Tanning as a behavioral addiction

Arianne S. Kourosh, Cynthia R. Harrington, Bryon Adinoff

Research output: Contribution to journalReview articlepeer-review

70 Scopus citations

Abstract

Background: Persistent tanning despite potentially fatal consequences suggests a compulsive behavior similar to other addictive disorders. Objectives: To review the literature supporting tanning addiction from an epidemiological, behavioral, and neurobiological perspective. Methods: A comprehensive review of the medical literature was conducted to assess the health consequences of tanning, behaviors and other psychiatric disorders associated with tanning, and central rewarding effects of ultraviolet light. Results: Many frequent tanners endorse signs and symptoms adapted from Diagnostic and Statistical Manual-IV (DSM IV) substance abuse or dependence criteria. Recent studies suggest biochemical mechanisms may reinforce ultraviolet light seeking behavior. Conclusions and Scientific Significance: Frequent and persistent tanning may reveal itself to be a dermatologic-psychiatric disorder with carcinogenic sequelae. Multidisciplinary studies are required to determine the validity of an addiction diagnosis and to explore pharmacologic and cognitive therapeutic options for affected persons.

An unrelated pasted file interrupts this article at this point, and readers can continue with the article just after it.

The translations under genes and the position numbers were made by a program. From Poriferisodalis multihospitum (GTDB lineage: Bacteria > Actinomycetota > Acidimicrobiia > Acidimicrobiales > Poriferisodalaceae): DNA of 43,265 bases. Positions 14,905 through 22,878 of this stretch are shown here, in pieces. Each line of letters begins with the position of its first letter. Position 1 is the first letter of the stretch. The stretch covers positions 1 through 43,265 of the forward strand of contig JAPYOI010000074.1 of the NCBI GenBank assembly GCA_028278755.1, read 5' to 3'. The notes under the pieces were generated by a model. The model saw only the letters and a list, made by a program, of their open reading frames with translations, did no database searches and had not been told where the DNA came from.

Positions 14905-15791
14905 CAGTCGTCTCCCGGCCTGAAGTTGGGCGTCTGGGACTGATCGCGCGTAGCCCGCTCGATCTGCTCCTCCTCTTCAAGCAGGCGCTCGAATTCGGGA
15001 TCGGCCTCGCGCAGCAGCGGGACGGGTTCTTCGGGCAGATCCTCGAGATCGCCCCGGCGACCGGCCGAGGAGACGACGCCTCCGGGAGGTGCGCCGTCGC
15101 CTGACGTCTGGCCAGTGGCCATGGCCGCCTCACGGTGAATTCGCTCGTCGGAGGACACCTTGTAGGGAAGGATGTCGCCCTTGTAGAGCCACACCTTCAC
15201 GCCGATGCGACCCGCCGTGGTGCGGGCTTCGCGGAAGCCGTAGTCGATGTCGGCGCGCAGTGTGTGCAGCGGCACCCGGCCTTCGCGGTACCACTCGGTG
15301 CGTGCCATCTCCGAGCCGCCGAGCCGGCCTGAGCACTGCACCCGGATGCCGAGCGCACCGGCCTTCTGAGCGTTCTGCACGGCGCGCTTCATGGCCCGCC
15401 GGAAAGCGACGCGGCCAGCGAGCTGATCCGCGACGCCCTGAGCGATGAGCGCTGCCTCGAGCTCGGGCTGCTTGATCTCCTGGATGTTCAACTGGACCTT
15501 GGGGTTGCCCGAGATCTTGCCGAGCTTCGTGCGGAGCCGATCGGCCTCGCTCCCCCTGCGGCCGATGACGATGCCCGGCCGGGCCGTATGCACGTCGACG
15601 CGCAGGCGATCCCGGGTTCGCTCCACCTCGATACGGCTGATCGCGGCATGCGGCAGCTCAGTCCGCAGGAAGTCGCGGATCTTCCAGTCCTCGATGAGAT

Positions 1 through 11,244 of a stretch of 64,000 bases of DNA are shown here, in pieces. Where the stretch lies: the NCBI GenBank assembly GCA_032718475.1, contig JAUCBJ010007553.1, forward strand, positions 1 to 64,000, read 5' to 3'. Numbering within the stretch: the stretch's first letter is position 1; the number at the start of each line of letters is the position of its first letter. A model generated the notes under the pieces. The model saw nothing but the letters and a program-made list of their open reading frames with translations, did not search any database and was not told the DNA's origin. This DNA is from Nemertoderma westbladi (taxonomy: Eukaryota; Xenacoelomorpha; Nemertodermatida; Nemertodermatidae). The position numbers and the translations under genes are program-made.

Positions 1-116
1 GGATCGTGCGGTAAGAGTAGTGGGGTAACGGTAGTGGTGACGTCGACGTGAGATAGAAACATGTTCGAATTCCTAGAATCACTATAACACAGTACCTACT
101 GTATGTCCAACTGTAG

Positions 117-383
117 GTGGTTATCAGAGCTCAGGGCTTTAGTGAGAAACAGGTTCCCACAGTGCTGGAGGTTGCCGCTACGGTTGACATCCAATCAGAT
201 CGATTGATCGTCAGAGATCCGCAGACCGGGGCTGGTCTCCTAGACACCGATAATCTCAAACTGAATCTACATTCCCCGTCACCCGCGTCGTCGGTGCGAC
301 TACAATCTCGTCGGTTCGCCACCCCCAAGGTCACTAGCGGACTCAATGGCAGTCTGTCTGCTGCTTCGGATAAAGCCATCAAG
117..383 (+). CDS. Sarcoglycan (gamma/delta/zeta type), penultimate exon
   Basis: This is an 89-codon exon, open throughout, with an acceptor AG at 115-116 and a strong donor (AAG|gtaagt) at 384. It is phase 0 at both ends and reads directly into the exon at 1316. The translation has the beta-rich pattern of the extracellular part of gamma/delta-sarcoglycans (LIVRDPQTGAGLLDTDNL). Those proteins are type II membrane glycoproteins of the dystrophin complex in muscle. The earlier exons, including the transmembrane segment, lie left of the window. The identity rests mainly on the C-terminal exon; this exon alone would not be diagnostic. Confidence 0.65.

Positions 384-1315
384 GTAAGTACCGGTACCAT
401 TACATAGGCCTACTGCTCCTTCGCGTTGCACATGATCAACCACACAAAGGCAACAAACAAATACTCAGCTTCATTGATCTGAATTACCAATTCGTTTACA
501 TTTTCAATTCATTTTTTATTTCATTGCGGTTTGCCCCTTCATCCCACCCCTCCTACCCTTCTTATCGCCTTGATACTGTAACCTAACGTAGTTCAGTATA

Original languageEnglish (US)
Pages (from-to)284-290
Number of pages7
JournalAmerican Journal of Drug and Alcohol Abuse
Volume36
Issue number5
DOIs
StatePublished - Aug 2010

Keywords

  • Addictive
  • Behavior
  • Compulsive
  • Light
  • Ultraviolet radiation

ASJC Scopus subject areas

  • Medicine (miscellaneous)
  • Clinical Psychology
  • Psychiatry and Mental health

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